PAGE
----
Monday, February 9, 2009
Fast Thoughts - The Week of 2/4/09
COMIC BOOK COMICS #3: If you only buy one comic with a scene depicting Adam West at an orgy this year, make it this one!
This time we go into the history of The Comics Code Authority, the creation of Mad Magazine, science-fiction pulp's increasing influence on the medium and - in a quick jump into the future - the Pop Art movement of Warhol & Lichtenstein and the hipster's loving mockery of comic culture.
Whew! That's a lot of ground.
As usual, Van Lente and Dunlavey give us a funny and educational read. But more importantly, they give us a balanced look at more well-known events and figures of this history. For instance, at the very start they describe Dr. Fredric Wertham's noteworthy accomplishments as a psychiatrist and the good he did as a progressive activist before raking him over the coals for his biased and unscientific "study" of comic books and juvenile delinquency. Van Lenter and Dunlavey also describe Wertham's complaints which had some merit (negative portrayals of non-Caucasians, unrealistic female body images and excessive BDSM imagery) and the ones (comics teach kids how to commit crimes, Wonder Woman, Batman and Robin are obviously gay) which were a little more out there.
We can only hope this same unbiased view remains next month as we go into the heated world of 1960s Marvel and that the book doesn't go into describing how Saint Kirby and Saint Ditko overcame The Devil Stan Lee.
KULL #4: It's barbarian kings fighting snakemen with all the blood, guts and weird horror that you'd expect from a comic book adaptation of a Robert E. Howard story. There's not much else that needs to be said except that if you are the sort of person who enjoys that sort of thing, you'll enjoy this. Good story. Great art. Can we have this as a monthly, please?
RED SONJA #41: This issue is all exposition but it is well-written and sorely needed exposition after Brian Reed's first story arc, in which many people died over an apparently powerful but ill-defined mystic doodad known as "The Blood Legacy".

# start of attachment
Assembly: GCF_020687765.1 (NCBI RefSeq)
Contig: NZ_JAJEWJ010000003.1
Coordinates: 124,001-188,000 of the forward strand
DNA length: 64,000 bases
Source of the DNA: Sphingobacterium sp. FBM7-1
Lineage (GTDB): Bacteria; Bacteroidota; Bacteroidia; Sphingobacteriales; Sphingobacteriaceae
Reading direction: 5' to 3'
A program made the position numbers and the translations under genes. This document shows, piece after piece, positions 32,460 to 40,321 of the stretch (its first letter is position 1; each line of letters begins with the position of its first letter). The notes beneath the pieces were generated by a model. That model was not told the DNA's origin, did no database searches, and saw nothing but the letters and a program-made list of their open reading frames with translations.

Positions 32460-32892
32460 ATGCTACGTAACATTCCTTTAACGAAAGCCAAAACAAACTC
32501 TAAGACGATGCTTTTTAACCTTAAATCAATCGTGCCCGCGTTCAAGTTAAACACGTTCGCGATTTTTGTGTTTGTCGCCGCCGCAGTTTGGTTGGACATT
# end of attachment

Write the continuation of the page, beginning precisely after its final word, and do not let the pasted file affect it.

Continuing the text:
Apparently The Blood Legacy is a magic gem with a long history of death attached to it that may or may not contain the blood of The Creator God and may or may not have been the first weapon. It also seems to wind up in the hands of red-haired warrior women more often than not and may have been stolen from Cthulhu (or a reasonable facsimile thereof) at one point.
While this grand history may well have been better told at the start of the new series before we had a few dozen people being killed over the thing, I must say that this book is finally starting to build toward an epic scope worthy of the grand tradition of Robert E. Howard and Roy Thomas. And - you know - redheads in scanty armor fighting Cthulhu are always awesome.
SECRET SIX #6: Another issue - another "do not spoil the sudden twist at the end" ending. Of course we all knew that a "sudden but inevitable betrayal" was bound to happen but I honestly didn't see it coming from this character or their being able to take out the rest of the team so easily. Damn good scene there, Simone.
We also get some background for Jeanette, find out that The Mad Hatter (who rather has a grudge after the events of the Secret Six mini-series) is out for the blood of his old teammates and even get a quick history of the new Secret Six, describing the events of Villains United and the Secret Six mini-series from MH's perspective. There's also a revelation about a new uber-powered baddy who is manipulating The Mad Hatter which bodes interesting things for Green Lantern: The Blackest Night... but of that, I will say no more.
This book is one of the best ones on the shelf right now. Pick it up before it goes the way of Manhunter and Birds of Prey.